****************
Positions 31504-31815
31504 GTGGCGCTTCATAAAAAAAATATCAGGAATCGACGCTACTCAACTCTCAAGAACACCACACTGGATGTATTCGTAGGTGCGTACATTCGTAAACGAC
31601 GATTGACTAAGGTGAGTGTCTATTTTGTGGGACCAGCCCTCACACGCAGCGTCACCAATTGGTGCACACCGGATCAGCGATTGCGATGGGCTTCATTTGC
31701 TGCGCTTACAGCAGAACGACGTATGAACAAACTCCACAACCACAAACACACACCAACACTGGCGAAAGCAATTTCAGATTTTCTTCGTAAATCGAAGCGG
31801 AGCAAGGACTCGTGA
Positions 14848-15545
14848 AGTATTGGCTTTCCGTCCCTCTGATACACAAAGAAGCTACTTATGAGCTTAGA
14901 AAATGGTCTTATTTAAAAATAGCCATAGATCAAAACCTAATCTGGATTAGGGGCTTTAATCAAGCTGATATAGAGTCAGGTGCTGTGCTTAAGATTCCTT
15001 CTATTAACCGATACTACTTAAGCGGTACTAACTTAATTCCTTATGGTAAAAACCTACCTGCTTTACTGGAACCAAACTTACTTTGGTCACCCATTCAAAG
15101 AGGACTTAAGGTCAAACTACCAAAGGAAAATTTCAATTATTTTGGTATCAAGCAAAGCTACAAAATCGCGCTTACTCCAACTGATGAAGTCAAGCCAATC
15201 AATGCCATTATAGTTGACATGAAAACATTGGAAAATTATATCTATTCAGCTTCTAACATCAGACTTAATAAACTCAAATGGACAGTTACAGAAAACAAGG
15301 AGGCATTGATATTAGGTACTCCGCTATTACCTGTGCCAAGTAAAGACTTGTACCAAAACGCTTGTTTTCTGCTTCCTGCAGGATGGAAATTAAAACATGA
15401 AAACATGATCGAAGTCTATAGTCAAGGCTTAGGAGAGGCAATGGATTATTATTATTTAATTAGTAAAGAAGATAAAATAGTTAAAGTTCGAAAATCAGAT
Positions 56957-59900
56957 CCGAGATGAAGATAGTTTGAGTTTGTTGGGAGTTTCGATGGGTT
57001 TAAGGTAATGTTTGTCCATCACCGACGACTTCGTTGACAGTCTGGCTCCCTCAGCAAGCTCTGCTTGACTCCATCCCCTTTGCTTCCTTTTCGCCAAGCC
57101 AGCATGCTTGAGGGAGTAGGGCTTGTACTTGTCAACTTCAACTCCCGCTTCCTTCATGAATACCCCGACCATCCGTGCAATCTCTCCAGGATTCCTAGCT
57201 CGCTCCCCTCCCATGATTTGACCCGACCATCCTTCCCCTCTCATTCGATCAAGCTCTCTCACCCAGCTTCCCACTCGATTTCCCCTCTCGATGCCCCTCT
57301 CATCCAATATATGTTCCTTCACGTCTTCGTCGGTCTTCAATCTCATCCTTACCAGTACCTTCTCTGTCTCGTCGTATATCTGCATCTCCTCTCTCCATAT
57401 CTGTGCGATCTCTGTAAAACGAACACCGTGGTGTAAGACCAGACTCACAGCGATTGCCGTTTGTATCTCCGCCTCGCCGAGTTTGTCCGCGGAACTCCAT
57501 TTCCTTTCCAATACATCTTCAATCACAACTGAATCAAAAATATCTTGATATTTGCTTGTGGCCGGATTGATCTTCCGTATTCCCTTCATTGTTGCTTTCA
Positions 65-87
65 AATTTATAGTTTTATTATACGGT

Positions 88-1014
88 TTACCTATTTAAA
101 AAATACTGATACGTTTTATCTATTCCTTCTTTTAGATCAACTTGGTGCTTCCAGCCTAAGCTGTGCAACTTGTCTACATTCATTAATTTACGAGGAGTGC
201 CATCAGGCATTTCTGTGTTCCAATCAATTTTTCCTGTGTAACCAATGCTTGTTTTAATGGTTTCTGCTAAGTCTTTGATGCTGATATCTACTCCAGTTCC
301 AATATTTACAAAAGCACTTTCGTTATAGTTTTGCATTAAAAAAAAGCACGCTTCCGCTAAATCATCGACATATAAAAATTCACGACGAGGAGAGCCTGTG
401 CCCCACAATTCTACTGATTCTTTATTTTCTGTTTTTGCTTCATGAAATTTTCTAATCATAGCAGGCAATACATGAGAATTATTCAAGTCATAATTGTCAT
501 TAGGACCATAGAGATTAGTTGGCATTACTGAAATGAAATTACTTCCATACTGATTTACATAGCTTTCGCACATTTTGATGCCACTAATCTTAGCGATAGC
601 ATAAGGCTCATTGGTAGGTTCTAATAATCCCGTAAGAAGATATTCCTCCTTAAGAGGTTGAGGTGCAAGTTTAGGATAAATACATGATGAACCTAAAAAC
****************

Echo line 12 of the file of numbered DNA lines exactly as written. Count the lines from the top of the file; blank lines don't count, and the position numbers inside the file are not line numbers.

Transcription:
15301 AGGCATTGATATTAGGTACTCCGCTATTACCTGTGCCAAGTAAAGACTTGTACCAAAACGCTTGTTTTCTGCTTCCTGCAGGATGGAAATTAAAACATGA